Environmental History 
of the Spokane River

History of the Aquifer


The Spokane Valley Rathdrum Prairie Aquifer (SVRP) was discovered in 1895, but created by events such as Ice Ages tens of thousands of years ago. Floods caused deposits of gravel and rock that formed the aquifer. Thousands of years later the aquifer was accidentally discovered when the Upriver Dam was constructed in Spokane. Before the discovery of the aquifer, water was procured from lakes, rivers, and springs so people had to live close to a water source. The Spokane River provides water to the aquifer, as well as the aquifer providing water to the river in a continuous cycle. The water from the aquifer is then used for drinking water for citizens in the community.

By 1908 construction by the Spokane Valley Irrigation District to build irrigation from the aquifer had finished, and the aquifer became the main source of drinking water for Spokane instead of the Spokane River. The aquifer is now the only source of water for most people in Spokane County, Washington and Kootenai County, Idaho. Studies in the early 1900s found the water from the aquifer to be some of the cleanest in the world, but later studies found the aquifer contained pollution. A mixture of the permeable flood deposits and a thin topsoil layer made the SVRP aquifer susceptible to pollution.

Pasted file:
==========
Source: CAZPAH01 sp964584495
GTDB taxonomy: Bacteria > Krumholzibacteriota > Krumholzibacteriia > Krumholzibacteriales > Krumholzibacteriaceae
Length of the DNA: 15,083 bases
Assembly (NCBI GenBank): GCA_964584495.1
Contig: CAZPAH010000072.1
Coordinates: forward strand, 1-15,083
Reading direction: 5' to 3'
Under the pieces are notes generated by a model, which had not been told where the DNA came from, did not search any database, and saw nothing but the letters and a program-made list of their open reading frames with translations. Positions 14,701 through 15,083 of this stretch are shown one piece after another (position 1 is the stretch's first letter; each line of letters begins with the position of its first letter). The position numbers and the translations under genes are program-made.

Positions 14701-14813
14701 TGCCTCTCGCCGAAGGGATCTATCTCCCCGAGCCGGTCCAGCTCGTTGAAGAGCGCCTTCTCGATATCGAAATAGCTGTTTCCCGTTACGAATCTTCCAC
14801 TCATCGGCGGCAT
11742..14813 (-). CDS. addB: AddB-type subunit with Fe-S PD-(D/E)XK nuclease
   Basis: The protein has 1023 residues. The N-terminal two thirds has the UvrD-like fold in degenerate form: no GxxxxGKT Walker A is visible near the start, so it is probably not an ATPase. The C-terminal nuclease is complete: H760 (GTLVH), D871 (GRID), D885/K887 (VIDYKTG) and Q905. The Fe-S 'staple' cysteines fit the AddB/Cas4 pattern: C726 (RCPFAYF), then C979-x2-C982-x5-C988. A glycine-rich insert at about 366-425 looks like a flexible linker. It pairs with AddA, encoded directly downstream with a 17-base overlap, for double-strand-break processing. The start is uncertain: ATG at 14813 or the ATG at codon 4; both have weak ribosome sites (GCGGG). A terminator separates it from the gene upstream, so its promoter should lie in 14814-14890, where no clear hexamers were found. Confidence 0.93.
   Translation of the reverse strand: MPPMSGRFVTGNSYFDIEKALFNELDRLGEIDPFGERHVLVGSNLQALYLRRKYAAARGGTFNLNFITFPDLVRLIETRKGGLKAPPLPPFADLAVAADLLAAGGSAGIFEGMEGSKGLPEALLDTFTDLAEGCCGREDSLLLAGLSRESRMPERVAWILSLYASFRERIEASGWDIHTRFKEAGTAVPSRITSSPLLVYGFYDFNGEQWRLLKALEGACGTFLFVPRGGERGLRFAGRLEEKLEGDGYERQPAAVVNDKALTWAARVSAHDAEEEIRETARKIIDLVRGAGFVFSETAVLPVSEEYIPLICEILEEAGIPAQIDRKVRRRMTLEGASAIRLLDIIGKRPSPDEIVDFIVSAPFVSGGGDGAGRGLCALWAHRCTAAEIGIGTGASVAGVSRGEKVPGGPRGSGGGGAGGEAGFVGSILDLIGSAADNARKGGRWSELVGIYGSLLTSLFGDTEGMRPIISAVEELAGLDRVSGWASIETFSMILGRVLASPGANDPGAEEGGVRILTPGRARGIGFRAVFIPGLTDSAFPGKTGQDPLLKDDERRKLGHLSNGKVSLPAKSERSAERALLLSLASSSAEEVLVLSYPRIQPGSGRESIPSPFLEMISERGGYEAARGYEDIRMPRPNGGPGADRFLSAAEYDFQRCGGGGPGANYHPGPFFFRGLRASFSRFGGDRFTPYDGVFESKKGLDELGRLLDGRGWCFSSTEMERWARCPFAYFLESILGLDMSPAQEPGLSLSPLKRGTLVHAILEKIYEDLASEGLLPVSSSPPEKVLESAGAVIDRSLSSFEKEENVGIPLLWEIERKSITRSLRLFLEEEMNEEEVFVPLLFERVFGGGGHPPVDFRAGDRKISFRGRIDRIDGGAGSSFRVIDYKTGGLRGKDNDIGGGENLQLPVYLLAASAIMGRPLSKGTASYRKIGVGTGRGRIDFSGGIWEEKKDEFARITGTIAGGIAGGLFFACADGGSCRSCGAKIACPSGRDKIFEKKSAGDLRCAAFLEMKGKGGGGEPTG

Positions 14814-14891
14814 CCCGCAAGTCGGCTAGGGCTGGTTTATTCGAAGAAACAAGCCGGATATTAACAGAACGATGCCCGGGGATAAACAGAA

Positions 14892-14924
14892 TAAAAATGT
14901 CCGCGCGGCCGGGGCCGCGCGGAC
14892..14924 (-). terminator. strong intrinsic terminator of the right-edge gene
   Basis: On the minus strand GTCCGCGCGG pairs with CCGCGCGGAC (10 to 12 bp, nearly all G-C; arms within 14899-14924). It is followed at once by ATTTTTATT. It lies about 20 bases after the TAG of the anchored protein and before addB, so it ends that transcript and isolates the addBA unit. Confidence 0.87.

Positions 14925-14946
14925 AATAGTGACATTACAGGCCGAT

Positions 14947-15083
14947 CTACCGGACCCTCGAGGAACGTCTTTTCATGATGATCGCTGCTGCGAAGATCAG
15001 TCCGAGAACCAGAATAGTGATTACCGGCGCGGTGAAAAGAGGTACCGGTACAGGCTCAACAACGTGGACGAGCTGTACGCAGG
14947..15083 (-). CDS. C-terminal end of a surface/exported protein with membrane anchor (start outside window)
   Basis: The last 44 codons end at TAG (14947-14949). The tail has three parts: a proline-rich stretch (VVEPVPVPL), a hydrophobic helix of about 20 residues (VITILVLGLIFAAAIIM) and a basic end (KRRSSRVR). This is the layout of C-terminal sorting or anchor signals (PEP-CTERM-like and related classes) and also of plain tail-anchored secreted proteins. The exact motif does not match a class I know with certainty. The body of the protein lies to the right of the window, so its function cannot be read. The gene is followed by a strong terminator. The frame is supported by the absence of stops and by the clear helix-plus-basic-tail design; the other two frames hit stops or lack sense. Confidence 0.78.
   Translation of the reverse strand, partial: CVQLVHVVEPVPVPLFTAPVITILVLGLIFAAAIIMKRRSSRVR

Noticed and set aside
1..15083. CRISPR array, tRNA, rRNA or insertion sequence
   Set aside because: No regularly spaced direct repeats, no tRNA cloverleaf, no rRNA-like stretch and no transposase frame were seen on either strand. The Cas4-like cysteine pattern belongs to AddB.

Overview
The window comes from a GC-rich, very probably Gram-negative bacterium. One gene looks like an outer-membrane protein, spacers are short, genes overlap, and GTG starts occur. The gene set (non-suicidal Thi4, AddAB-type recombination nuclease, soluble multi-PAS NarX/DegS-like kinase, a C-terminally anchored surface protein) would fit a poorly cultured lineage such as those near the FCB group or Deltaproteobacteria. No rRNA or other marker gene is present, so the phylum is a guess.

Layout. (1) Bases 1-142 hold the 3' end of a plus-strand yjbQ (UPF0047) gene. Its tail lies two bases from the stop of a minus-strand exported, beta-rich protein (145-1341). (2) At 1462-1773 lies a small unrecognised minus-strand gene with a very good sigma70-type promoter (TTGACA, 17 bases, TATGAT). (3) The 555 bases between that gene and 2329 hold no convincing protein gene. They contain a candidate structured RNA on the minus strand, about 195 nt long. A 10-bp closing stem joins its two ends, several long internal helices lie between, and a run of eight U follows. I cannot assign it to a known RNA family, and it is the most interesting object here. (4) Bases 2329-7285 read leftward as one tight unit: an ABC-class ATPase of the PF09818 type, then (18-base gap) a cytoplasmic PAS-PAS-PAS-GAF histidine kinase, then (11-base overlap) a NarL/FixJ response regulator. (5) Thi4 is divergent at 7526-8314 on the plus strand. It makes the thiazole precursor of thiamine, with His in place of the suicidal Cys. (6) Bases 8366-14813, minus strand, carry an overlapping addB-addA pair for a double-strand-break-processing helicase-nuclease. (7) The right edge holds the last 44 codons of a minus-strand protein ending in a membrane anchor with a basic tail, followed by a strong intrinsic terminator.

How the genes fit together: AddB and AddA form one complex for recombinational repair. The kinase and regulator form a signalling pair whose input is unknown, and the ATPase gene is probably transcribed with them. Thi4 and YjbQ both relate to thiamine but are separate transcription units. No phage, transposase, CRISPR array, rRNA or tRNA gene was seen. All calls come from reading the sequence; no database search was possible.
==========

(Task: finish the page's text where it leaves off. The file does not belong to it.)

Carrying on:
In the 1970s users of the aquifer began taking steps to protect and clean the SVRP aquifer. The SVRP aquifer was designated as a sole source aquifer by the US Environmental Protection Agency, which contributed the the management and regulations of the aquifer

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